A Walk through Reykjavik (part 3)

Mirrors and reflections abound in Harpa

In this conclusion of this 3-part post (cf. part 1 and part 2), we visit one of the most interesting architectural constructs in Vesturbær: Harpa.

Harpa is a concert hall and conference center. Its construction started in 2007 as part of the redevelopment of the Austurhöfn area; due to the financial crisis work was put on hold until the Icelandic government decided to fund the rest of the costs to finish the half-built concert hall in 2008.

Harpa reflects the Harbor

Positioned on the harbor and facing the Atlantic Ocean, Harpa is built as a steel frame that is clad with glass of various colors to give a sense of the basalt landscape of Iceland.

Harpa Facade

The facade is intriguing, as it allows one to look through parts of the hall, and invites the viewer to look for reflections and color patterns; there’s even a particular pane that is appreciated by selfie takers for its reflection of the views!

The facade and overall structure are very appealing, but there’s one feature that really caught my attention: the ceiling!

Harpa Ceiling View

The ceiling had a wonderful pattern of mirrors, lights and angles that are just wondrous to behold. Every turn of the head gives the eyes another set of inputs that intrigue and amazement to entertain the brain!

One literally could spend hours exploring the reflections in the ceiling and the patterns that appear; while not spending that much time, I did take a good number of photographs. Here’s another view:

Q*bert in Harpa

If you are familiar with the Q*bert game of the 1980s, you may also see the geometry that was the hallmark of that game’s 3-dimensional look and feel. The ceiling provides countless views like these, as we keep our eyes open and minds receptive to the varied views.

I look forward to the possibility of one day experiencing a concert in this wonderful space and having more time to explore all its views and angles.

Author: jansenphoto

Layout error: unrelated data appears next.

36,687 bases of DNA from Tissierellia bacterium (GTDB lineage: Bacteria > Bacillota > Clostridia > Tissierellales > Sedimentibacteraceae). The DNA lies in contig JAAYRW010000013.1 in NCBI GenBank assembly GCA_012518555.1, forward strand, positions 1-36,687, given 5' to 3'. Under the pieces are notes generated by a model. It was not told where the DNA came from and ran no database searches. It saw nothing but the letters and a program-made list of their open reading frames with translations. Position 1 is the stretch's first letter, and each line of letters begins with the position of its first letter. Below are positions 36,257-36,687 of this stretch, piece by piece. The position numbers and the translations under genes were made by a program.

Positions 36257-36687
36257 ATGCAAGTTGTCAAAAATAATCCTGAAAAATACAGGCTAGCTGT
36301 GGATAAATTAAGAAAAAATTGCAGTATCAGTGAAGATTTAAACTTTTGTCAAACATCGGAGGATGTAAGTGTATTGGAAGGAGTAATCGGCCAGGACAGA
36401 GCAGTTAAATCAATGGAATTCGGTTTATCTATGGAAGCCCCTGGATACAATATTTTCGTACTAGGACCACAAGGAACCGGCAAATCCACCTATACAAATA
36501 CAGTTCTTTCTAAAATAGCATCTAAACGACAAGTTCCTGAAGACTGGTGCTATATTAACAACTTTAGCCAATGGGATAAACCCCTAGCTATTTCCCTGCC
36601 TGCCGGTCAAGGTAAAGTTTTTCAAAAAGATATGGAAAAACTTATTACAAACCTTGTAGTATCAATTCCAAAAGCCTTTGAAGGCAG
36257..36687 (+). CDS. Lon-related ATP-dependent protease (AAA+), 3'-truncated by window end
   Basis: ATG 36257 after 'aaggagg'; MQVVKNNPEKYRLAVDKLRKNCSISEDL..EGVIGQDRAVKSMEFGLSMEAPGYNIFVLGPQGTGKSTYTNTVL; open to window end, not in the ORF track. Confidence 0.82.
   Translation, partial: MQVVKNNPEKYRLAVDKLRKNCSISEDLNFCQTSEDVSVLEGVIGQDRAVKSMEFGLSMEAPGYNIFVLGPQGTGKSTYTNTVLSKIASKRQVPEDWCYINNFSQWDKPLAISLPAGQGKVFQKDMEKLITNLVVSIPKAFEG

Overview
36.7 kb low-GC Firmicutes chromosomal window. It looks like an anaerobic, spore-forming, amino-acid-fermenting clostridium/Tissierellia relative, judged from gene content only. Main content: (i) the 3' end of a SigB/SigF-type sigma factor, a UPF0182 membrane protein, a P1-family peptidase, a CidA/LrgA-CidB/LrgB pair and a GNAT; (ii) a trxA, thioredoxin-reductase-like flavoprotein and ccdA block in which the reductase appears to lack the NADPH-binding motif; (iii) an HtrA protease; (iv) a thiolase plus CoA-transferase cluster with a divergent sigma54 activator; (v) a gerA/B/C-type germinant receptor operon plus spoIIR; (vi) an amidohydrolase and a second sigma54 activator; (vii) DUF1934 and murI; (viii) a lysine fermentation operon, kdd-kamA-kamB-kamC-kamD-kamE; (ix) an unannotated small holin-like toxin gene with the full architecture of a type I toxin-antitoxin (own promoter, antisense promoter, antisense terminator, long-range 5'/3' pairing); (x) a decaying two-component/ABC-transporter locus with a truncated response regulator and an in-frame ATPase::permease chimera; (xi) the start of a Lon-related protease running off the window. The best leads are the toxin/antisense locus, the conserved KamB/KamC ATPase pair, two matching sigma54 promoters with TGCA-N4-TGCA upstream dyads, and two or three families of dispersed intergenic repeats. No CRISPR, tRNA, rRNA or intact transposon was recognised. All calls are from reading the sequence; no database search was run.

A Fresh Perspective Photography is more than just a vehicle for capturing the world around me; it provides me with a palette and a set of brushes, with which I paint not only what I see, but also look to express the emotions that are evoked by the scene in front of me in that moment. Growing up in the Netherlands exposed me to a wide cross-section of visual arts that laid the foundation of my photographic view of all that surrounds me. Early influences were the Dutch Masters of the 17th century, to whom I was introduced by my grandfather during museum explorations; favorites among them are the scenes of quotidian life depicted by Jan Steen and Frans Hals and the vivid landscapes of Jacob van Ruisdael. My classical high school education was supplemented by the Boijmans Van Beuningen museum, where I spent many a lunch hour exploring its great collection. Here I was introduced to surrealism with a particular love for the approach taken by Salvador Dali; Dali also rekindled my appreciation for the work of Hieronymus Bosch, who often showed the folly of us mortals. Universal Connections My approach to any photographic subject is to look for understanding first; in this I look to establish either a connection between the viewer and the subject or capture the connection of the subject with its surroundings. The captured image then aims to portray this connection from a perspective that is part of my personal interpretation. This interpretation is often a form of externalized introspection, which may alternately display the connection of isolated beings and items with their environment or highlight the whimsy of the profound world, in which we find ourselves. The universe is full of connections, many of which are waiting to be discovered; part of my journey as a photographer is to document these connections. Any assignment, be it an event, a product shoot or a portrait session is always approached through communication with the client; this is where the first connection is established. Ideas are exchanged and a collaborative plan of action forms, ultimately resulting in a set of images that aim to exceed the expectations of each client. And, lest we forget, it is important to have fun while practicing the serious business of photography!

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